Max Scherzer threw five innings against the Mets on Monday. (John Bazemore/Associated Press)

PORT ST. LUCIE, Fla. — When historians chronicle this Washington Nationals season, years or decades or generations hence, they will almost certainly write a chapter about the events of March 27, 2017, when two decorated gladiators clashed in the Nationals’ 6-0 win. First Data Field served as a modern-day Colosseum, half-full for the showdown between a Cy Young Award winner and a Heisman Trophy winner, one of those rare duels with the power to captivate the masses in these troubled times. Under the white puffy clouds of South Florida spring, Max Scherzer faced Tim Tebow Monday. Neither man will be the same … or something like that.

Their first bout did not last long. Scherzer, excited for the opportunity to face the former NFL quarterback, found as much adrenaline as he has all spring and his velocity showed it. Tebow, who has not faced many pitchers like Scherzer in his professional career, decided he should swing early, lest he find himself in a two-strike count he might not survive. So the Cy Young winner reared, and the Heisman winner readied. The righty fired. Ninety-six miles per hour. The muscular lefty swung, a few miles per hour too late. Strike one.

Scherzer challenged him again, a few seconds later, this time at 97. Tebow watched strike two, then braced for one last chance. Scherzer did not give him one, winding and launching a 97-mph fastball up in the zone. Tebow swung through and was vanquished.

“You got the whole stadium standing and cheering for that. That’s always going to fire you up,” Scherzer said. “You always want to get him out.”

The men regrouped over the next hour or so. Tebow conserved energy during a relatively uneventful stint in left field. Scherzer had not given up a hit by the time he again faced Tebow in the fifth. Round 2 lasted a few seconds longer than the first. Scherzer even threw a cutter once.

“That’s a tough one up against a Cy Young like that,” Bryce Harper said. “[Tebow is] trying to do whatever you can to get better every single day, and he’s putting in the right work. So I wish him the best.”

Ultimately, he struck out Tebow on four pitches this time, the last of which was once again 96 mph. Perhaps exhausted by the effort, perhaps entirely unaffected by it, Scherzer allowed his first hit of the afternoon to the next batter he faced and his second two batters later. He escaped the fifth with 85 pitches, 51 strikes, two hits and seven strikeouts — the victor in what will undoubtedly be remembered as a matchup for the ages. Or at least the best Grapefruit League matchup Monday.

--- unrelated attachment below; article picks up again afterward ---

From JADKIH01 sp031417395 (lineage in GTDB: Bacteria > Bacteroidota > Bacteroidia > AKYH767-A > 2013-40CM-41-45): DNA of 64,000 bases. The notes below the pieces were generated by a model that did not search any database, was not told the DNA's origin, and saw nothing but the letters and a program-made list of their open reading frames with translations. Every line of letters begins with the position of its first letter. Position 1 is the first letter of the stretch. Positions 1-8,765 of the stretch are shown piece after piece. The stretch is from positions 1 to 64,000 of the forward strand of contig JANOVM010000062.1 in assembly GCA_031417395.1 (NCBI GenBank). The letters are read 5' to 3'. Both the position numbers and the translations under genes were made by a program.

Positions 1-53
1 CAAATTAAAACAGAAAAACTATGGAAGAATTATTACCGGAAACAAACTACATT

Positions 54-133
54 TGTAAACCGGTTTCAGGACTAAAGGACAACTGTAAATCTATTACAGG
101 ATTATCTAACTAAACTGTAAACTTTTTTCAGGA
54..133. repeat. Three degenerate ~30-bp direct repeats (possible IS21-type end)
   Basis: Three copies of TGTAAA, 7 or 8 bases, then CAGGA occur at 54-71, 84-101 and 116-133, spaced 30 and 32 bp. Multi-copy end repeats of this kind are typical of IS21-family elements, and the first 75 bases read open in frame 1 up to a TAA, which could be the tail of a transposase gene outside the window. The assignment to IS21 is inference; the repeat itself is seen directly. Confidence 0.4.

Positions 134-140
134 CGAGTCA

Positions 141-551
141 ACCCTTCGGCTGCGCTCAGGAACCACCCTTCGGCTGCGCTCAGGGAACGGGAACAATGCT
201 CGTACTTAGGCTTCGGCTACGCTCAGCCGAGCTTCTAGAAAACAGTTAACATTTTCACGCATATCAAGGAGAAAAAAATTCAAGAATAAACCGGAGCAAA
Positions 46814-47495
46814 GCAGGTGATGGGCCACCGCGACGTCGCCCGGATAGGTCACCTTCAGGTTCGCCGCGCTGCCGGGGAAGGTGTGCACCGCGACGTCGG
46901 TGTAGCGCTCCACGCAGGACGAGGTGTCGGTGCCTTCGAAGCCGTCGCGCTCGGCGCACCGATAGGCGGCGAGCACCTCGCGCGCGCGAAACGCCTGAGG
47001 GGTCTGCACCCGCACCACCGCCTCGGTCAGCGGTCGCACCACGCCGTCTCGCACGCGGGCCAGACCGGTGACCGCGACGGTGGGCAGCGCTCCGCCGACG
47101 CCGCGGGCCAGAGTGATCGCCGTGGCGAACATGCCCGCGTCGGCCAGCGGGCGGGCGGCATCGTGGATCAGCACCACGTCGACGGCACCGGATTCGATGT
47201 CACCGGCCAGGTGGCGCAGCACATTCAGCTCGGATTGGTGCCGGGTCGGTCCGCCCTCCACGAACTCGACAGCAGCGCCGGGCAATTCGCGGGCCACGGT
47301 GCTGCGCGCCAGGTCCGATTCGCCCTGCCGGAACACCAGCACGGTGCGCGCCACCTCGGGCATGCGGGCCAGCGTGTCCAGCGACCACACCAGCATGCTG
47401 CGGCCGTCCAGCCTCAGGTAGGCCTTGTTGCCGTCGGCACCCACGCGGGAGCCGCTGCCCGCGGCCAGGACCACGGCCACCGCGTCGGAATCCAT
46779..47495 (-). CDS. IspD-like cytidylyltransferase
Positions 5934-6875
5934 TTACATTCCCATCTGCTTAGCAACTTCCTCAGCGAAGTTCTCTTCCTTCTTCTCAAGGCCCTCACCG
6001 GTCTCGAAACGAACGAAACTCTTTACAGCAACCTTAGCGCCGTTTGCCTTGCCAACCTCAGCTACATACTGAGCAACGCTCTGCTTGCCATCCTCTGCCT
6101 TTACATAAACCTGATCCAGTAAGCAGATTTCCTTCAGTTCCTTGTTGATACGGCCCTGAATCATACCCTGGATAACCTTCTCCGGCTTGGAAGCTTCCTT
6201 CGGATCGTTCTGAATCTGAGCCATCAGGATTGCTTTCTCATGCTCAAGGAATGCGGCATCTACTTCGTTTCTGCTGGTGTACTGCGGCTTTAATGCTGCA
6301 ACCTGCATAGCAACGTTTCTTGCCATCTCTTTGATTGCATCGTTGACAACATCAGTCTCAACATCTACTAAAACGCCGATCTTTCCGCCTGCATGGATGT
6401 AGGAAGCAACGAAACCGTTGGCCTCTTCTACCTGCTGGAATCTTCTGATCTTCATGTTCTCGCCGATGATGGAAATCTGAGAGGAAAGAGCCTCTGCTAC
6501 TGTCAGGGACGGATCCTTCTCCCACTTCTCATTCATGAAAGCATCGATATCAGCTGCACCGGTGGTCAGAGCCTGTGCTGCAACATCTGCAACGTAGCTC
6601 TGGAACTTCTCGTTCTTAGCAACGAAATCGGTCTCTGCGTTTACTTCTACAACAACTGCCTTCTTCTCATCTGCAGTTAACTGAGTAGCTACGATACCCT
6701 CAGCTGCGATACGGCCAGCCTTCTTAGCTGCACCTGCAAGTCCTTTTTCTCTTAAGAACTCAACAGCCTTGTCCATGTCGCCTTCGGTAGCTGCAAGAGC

“[Scherzer] made quality pitches when he needed. He reached back,” Baker said. ” … Then he reached back big-time against Tebow.”

Some venerable Twitter philosophers scoffed at the matchup, denouncing any attention given to a lopsided at-bat between one of baseball’s best pitchers and a man destined for Low-A ball a few weeks from now.

Sure, one could claim that Scherzer felt fine physically and is still on track to be ready for week one might matter more in the end.  Yes, one could argue that the swings Trea Turner and Bryce Harper took as each knocked two homers Monday were more important than the ones Tebow took. And of course, one could look at Enny Romero, who threw two scoreless innings and is emerging as a high-ceiling component of this Nationals bullpen, and see a more important takeaway. Even Koda Glover’s game-ending strikeout of Tebow could be considered more important than Scherzer’s victories, because it concluded a scoreless 1 1/3 innings in which the closing candidate looked unfazed by the struggles of his last outing. Some people in the industry and around the Nationals might consider those things more important than what happens when a guy who has thrown two no-hitters faces a 29-year-old who has never made a big league appearance.

But all those people are ignoring the magic of the moment, their imagination consumed by the kind of rational thinking that suggests spring training statistics don’t matter or that a former NFL player might not be the best measure of an all-star ace’s regular season readiness. Clearly, those people are missing the point.

What could matter more to a contender like the Nationals than whether their most decorated starting pitcher can strike out one of the most decorated college football players in recent memory? After all, the crowd never cheered louder Monday than when Tebow stepped to the plate. Scherzer emerged victorious, as did the Nationals, on a day everyone present will remember forever — or at least for a couple hours or so.

More baseball:

Stephen Strasburg named Nationals’ Opening Day starter

The Nationals see Koda Glover as a closer. The question is when.

Two Tommy John surgeries haven’t halted Tim Collins’s improbable career

AL East: It’s World Series or bust for the Red Sox

NL East: Mets will need a healthy rotation to hold off Nats

Fancy Stats: The Cubs’ youth puts a dynasty within reach

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